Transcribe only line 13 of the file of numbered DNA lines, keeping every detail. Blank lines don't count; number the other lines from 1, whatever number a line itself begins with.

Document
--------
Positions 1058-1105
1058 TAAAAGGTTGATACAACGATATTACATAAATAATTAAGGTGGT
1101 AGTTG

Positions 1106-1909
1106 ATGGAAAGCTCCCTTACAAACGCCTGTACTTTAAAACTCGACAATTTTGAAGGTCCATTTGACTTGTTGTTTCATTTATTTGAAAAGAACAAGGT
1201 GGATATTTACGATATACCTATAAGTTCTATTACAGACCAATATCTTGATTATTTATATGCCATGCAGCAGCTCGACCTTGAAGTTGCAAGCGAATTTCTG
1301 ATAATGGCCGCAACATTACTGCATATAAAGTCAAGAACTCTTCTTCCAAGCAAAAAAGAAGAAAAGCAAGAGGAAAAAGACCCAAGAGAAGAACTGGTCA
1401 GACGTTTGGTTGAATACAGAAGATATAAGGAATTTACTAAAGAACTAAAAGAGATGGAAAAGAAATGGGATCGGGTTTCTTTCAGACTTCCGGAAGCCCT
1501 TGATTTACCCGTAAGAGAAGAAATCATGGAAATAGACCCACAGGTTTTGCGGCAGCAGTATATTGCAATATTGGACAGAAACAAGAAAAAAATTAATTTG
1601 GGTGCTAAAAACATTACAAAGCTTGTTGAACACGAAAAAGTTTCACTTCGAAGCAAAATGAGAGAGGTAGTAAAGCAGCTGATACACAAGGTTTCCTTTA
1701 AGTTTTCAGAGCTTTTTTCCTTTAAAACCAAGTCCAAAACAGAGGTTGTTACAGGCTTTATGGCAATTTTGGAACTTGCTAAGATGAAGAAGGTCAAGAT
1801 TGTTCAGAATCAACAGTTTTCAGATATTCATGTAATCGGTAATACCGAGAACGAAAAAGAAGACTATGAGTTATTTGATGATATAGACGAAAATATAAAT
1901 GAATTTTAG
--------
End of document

1901 GAATTTTAG